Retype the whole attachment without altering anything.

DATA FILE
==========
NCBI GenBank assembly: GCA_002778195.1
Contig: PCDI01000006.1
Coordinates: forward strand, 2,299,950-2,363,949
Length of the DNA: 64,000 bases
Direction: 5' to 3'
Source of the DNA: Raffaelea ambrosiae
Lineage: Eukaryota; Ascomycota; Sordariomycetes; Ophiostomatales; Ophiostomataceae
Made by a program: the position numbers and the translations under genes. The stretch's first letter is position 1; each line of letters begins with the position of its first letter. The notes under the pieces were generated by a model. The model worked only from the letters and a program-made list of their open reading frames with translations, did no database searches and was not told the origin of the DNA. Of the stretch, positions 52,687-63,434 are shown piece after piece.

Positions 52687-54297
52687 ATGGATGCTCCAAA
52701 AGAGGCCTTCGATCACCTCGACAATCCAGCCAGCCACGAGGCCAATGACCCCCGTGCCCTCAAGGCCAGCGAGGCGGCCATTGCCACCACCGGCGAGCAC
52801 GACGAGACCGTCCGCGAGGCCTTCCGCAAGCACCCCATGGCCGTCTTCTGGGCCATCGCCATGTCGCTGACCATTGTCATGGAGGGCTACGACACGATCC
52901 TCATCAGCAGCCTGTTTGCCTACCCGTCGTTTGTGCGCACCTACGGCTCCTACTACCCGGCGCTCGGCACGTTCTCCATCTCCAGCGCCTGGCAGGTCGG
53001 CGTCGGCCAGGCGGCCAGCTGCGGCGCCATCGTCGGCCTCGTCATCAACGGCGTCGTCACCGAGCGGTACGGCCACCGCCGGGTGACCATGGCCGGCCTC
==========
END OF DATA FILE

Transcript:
NCBI GenBank assembly: GCA_002778195.1
Contig: PCDI01000006.1
Coordinates: forward strand, 2,299,950-2,363,949
Length of the DNA: 64,000 bases
Direction: 5' to 3'
Source of the DNA: Raffaelea ambrosiae
Lineage: Eukaryota; Ascomycota; Sordariomycetes; Ophiostomatales; Ophiostomataceae
Made by a program: the position numbers and the translations under genes. The stretch's first letter is position 1; each line of letters begins with the position of its first letter. The notes under the pieces were generated by a model. The model worked only from the letters and a program-made list of their open reading frames with translations, did no database searches and was not told the origin of the DNA. Of the stretch, positions 52,687-63,434 are shown piece after piece.

Positions 52687-54297
52687 ATGGATGCTCCAAA
52701 AGAGGCCTTCGATCACCTCGACAATCCAGCCAGCCACGAGGCCAATGACCCCCGTGCCCTCAAGGCCAGCGAGGCGGCCATTGCCACCACCGGCGAGCAC
52801 GACGAGACCGTCCGCGAGGCCTTCCGCAAGCACCCCATGGCCGTCTTCTGGGCCATCGCCATGTCGCTGACCATTGTCATGGAGGGCTACGACACGATCC
52901 TCATCAGCAGCCTGTTTGCCTACCCGTCGTTTGTGCGCACCTACGGCTCCTACTACCCGGCGCTCGGCACGTTCTCCATCTCCAGCGCCTGGCAGGTCGG
53001 CGTCGGCCAGGCGGCCAGCTGCGGCGCCATCGTCGGCCTCGTCATCAACGGCGTCGTCACCGAGCGGTACGGCCACCGCCGGGTGACCATGGCCGGCCTC